The Asylum (2015)
And this one surprised me, though at least it was a pleasant surprise, not one of those “the tests came back positive” surprises. In fact, a few minutes into it, and I had actually switched it off, thinking it was going to be a mix of annoying and predictable, but my partner made me switch it back on again – don’t go telling her she was right and I was wrong, again, she has enough ammunition already.
THE ASYLUM, previously known as EXETER and BACKMASK (and has nothing to do with either the mockbuster-making studio or with a hundred other movies with the same title), opens with a topless woman walking around some filthy hovel (which is probably fulfilling some particular fetish out there in the Interwebs) before being killed and giving us a better look at her norks. As expected.
We then cut to the outside of the Exeter youth asylum and crematorium (a strange combination, but then I always wondered why you could get shoes repaired and keys made in the same place, or how ham and pineapple somehow ended up on top of pizzas together). The place has been closed down following a massive fire, after a series of reported tales of supernatural happenings and abuse when the Church was running things (shock, shock, horror, horror, who would have imagined such a thing?), and Father Conway (Stephen Lang, AVATAR and the TV series SALEM), who used to work there but looking like he’d be more at home at Hogwarts teaching Defence Against the Dark Arts, is overseeing the renovation of the place.
One of the teens helping out, Patrick (Kelly Blatz, PROM NIGHT), seems conscientious enough, so he gets upset when he learns that his friends are planning to use his access to the property to have a loud booze rave, which certainly seems preferable to trashing one of their parents’ suburban places. After a few hours of this, most of the extras leave, intimating that the asylum is haunted and it’s best not to hang around after dark.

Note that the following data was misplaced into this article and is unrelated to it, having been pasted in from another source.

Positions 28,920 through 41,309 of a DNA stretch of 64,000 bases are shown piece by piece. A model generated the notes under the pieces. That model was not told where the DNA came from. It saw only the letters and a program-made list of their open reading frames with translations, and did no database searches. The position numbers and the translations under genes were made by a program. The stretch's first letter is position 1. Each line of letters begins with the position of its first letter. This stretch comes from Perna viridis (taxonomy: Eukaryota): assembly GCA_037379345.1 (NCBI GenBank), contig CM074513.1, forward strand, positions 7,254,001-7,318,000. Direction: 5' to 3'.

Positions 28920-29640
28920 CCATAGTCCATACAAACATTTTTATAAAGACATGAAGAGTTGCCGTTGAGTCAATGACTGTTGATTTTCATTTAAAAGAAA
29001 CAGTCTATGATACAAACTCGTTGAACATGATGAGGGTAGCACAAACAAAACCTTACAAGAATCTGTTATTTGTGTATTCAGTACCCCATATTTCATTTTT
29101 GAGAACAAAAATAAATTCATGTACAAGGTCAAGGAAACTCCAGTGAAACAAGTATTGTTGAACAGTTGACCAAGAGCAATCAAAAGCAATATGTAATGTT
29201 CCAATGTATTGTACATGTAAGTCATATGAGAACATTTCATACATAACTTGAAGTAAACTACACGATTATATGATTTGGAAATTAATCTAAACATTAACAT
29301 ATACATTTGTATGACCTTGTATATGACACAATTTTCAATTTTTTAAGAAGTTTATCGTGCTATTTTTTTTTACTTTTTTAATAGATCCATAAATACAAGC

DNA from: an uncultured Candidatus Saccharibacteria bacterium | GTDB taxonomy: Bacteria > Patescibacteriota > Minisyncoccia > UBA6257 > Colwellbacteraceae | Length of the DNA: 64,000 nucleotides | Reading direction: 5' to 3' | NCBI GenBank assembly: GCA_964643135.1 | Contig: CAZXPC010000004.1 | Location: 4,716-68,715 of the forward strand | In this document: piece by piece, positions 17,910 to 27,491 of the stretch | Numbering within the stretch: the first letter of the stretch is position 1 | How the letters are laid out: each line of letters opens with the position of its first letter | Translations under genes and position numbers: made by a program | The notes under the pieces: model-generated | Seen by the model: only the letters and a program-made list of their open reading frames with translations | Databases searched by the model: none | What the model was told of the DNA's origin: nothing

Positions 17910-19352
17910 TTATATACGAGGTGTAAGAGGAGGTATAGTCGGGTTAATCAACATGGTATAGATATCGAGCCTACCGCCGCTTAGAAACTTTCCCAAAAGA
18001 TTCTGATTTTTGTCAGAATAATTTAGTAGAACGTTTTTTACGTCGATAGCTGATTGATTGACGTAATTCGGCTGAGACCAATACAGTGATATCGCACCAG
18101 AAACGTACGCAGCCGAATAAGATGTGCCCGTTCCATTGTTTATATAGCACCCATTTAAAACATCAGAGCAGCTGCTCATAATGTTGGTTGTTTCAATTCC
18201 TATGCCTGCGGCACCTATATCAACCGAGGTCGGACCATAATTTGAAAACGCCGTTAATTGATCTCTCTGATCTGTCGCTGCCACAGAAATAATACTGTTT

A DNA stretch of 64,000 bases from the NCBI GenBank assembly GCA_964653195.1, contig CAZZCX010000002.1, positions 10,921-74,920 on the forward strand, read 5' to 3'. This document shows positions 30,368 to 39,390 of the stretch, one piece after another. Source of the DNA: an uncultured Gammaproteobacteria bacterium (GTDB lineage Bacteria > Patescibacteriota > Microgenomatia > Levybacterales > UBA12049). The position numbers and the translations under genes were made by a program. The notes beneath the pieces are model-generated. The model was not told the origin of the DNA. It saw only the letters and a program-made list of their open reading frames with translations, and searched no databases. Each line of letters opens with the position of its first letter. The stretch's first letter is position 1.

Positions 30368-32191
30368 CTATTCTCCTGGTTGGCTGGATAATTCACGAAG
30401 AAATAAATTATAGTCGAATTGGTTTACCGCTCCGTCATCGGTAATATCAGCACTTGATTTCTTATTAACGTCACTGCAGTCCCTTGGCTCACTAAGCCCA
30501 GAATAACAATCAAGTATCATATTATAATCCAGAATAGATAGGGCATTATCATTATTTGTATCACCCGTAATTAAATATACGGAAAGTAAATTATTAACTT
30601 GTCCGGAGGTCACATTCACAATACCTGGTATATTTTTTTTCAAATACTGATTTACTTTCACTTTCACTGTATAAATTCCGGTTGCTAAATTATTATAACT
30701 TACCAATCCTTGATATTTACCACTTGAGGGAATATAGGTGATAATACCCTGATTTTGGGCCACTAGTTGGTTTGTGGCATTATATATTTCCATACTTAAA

Fortunately we have a group of ghost fodder (including the obligatory stoner, slutty blonde and fat guy) willing to hang around anyway, including nice girl Reign (Brittany Curran), with whom Patrick is smitten, and Rory (Michael Ormsby), Patrick’s annoying younger brother (though to be fair the kid doesn’t seem that bad, so I’ll put it down to elder sibling bias.
The gang talk about the evil past of Exeter, and then one of them wants to try that hoary old trick where you lift someone with just your fingertips, and Rory gets chosen to be the Designated Stiff. It works, but afterwards Rory gets possessed by some evil spirit. And it’s a decent possession too, effective without being overblown and CGI-laden.
The initial scepticism (believing Rory has just taken some bad drugs) is soon dispelled, especially when an intruder gets killed, the building locks itself down and refuses to let them leave, Father Conway returns, and the shit, as they say, gets real.
THE ASYLUM shouldn’t work. For one thing, it’s had a number of changes of name, from BACKMASK (alluding to an almost incidental scene where the gang talk about backwards messages in LPs) to EXETER to this rather generic title. For another, it’s directed by Marcus Nispel, whose filmography has included disappointing remakes or adaptations of THE TEXAS CHAINSAW MASSACRE, FRANKENSTEIN, PATHFINDER, FRIDAY THE 13TH, and CONAN THE BARBARIAN – THE ASYLUM is his first truly original work.
And the results aren’t perfect – there’s an uneasy mix in tones of comedy and horror – but what you get is a fairly fast-paced story, and the humour is not slapstick but more along the lines of THE EVIL DEAD (the fact that we have some hapless young people trapped in an isolated place seemingly possessed by demons one of one is also there), including a scene where the group initially tries to exorcise the possessed Rory by going to a website that makes it look like an airline safety instruction video (and yes, it only makes things worse).
And there’s some graphic mayhem to go with the energy and pace, including faces getting half-sliced off and having eyes gouged out with toothbrushes. Don’t expect something frightening, but do expect something fun.
THE ASYLUM is available on DVD in the UK, and in selected outlets in the US. The trailer is below under the previous EXETER title.
Director: Marcus Nispel
Plot: 4 out of 5 stars
Gore: 7 out of 10 skulls
Zombie Mayhem: 0 out of 5 brains
Reviewed by Deggsy. Putting the Ass in Asylum.